The problem has been that Parker has also had some tough games. He threw five interceptions in the Red Raiders’ Week 7 loss to Turners Falls High School, and was picked off three times in a win over Mohawk Trail Regional High School. Parker enters this game having thrown just one touchdown with eight interceptions in his past four games, leaving him with 11 touchdowns against an area-high 15 interceptions. Thus far, he is 48-for-121 (40 percent) for 900 yards, ranking him second in yardage among area QBs.

“You take away the Turners and the Mohawk game, and you might be talking about him as an All-WMass player,” Gauvin said. “He’s that close. It’s his first full year at quarterback. We’re working a lot on mechanics and decision-making. That Turners game is one that I’m sure will haunt him for the rest of his career, and that’s not always a bad thing. It may help him to make better decisions. But he’s had a great season and he’s an absolute playmaker.”

One area the Red Raiders do not have to worry about is the receiving department, where a trio of players have been dominant. Senior Dakota Melanson is a load at tight end, leading the team in both receptions (17) and receiving yardage (383). Junior wideout Andrew Poor is just behind Melanson with 16 catches for 197 yards, while senior fullback Jake Lajoie has 11 catches for 267 yards and leads the team in scoring with 69 points. Lajoie has kicked 19 extra points and is second on the team in touchdowns with eight.

The Athol rushing attack is led by Parker, who has scrambled for 651 yards on just 110 carries, leading the team with nine touchdowns. Senior Matt Summers is the team’s main running back and is second on the team in rushing with 444 yards on 97 carries. Lajoie has picked up 229 yards on 49 carries from fullback, while senior captain Jon Robertson has added 217 yards on 30 carries in spot duty.

Offense reversal

For the past four seasons, the Mahar offense has struck fear into opposing defenses.

There was no real secret to teams playing the Senators. Mahar came at you with a giant offensive line and running backs as quick as the line was strong. The result was that the Senators have been at or near the top of the league in scoring every year since 2007. The team has produced some talented running backs, including Brian Beauchemin and Isaiah Jones, both of whom went on to play in college. Last season the team was led by Trent George and Jesse LaCroix, but all four of the backs are now former players. Even more detrimental to the offense has been the loss of its entire line. Throw in first-year junior quarterback Logan Barrett and you can understand why the Senators rank seventh in the IL in scoring.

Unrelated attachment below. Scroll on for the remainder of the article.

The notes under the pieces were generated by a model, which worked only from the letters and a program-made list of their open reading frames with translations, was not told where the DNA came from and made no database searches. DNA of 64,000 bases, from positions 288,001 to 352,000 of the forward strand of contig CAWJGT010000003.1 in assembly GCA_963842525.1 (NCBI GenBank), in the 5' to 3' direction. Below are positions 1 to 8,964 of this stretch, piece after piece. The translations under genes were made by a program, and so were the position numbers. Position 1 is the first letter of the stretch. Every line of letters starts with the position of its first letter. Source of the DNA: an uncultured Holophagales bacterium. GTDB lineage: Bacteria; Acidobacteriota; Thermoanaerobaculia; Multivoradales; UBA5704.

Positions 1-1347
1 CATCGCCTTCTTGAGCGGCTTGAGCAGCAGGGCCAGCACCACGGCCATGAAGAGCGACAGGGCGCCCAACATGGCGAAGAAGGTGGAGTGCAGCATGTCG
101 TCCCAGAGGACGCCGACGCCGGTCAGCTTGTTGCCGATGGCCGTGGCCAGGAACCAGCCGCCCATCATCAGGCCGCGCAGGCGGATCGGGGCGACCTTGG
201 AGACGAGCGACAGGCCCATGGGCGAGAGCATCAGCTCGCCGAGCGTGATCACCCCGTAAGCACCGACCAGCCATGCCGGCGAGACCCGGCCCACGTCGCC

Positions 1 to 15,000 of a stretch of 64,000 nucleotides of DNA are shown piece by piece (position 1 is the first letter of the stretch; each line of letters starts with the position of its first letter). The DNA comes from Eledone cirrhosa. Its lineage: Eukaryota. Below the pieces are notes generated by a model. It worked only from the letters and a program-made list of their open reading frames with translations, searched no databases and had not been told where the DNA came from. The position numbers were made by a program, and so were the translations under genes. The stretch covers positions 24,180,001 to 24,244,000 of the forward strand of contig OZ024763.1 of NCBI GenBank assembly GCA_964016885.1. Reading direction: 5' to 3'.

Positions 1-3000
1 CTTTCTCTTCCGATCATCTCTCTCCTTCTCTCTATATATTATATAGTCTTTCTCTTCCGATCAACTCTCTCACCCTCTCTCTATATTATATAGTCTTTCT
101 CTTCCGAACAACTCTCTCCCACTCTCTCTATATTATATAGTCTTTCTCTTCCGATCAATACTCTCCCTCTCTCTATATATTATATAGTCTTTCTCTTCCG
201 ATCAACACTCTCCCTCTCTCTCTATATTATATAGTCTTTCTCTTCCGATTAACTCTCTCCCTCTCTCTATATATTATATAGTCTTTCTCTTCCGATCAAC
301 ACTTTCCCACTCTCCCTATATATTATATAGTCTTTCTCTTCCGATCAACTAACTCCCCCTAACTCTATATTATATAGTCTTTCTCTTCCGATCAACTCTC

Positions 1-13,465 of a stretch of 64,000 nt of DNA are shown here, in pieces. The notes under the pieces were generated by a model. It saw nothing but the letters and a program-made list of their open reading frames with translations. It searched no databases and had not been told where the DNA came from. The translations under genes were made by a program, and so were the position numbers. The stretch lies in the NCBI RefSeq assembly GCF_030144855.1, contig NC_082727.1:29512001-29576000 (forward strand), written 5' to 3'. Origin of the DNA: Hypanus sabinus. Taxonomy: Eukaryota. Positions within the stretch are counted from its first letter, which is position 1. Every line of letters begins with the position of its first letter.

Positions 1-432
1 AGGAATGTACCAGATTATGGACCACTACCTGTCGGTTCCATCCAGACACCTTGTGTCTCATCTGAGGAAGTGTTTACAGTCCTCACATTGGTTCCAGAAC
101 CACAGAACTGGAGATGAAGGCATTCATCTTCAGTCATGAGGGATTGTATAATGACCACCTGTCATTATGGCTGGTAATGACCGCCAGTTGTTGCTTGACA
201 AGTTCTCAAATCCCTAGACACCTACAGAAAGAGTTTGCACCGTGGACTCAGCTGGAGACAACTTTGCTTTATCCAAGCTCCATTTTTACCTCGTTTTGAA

“Logan has a very strong arm, he’s got as strong an arm as most college quarterbacks,” Scotland said. “It’s just his accuracy that he needs to work on, his touch and his knowledge of the game. We have worked on those things since Day 1. Once he becomes more of a student of the game, he’s only going to get better.”

Barrett took over at quarterback this season and has struggled, completing just 60-of-158 (38 percent) of his passes. The junior also has 11w interceptions against just five touchdown passes. His leading receivers have come out of the backfield in the form of junior Troix Adams (16 receptions for 224 yards) and senior Rafael Silva (13 catches for 320 yards). Senior wide receiver Zach Watson has 12 catches for 178 yards, and junior wideout Charles Verheyen has 10 catches for 199 yards, leading the team with two receiving touchdowns.

The running back situation has been handled by three players and it has been fairly balanced in terms of touches. Junior Tristan Merchant leads the team in carries with 84 and sits third in yardage with 311. Classmate Troix Adams is second on the team in both carries (76) and yardage (374), while senior captain Rafael Silva is third in carries (73) and leads the team in rushing with 430 yards.

“Troix and Rafael are able to run outside, and Tristan is built to be more of an inside-the-tackle guy,” Scotland said of the backs. “But I always want to be balanced, so we have plays for all of them to run between the tackles. Because I don’t want anybody to say, ‘OK, he’s exclusively an outside runner.’”

Defense the difference?

The biggest edge Athol appears to have on paper is defense. The Red Raiders have only scored 35 more points in league play than Mahar has this season, but the Senators have allowed 96 more points in seven games, an average of more than 13.7.

The Red Raiders have been solid on defense and it starts up front. Melanson enters the game with eight sacks from one defensive end position, while Lajoie is solid on the other end. Senior Adrian Sexton is just behind Melanson in the sack department with four from one tackle, and classmate Christian Currier has been solid at the other tackle.

“In this league, usually if you win the battle up front, you win the game,” Gauvin said. “Our front five and the guys we have in those places have really come to play.”

Mahar, meanwhile, will need to be better on defense. The Senators have allowed 35 points or more in five games, including four of their previous five games. Scotland said that the biggest issue with the defense has been the propensity for giving up the big play.

“We really didn’t get blown out by a team other than Narragansett but we gave up a lot of big plays,” the coach explained. “I mean blown out in that other teams didn’t control the game. There were a lot of big plays throughout the season that put us in holes.”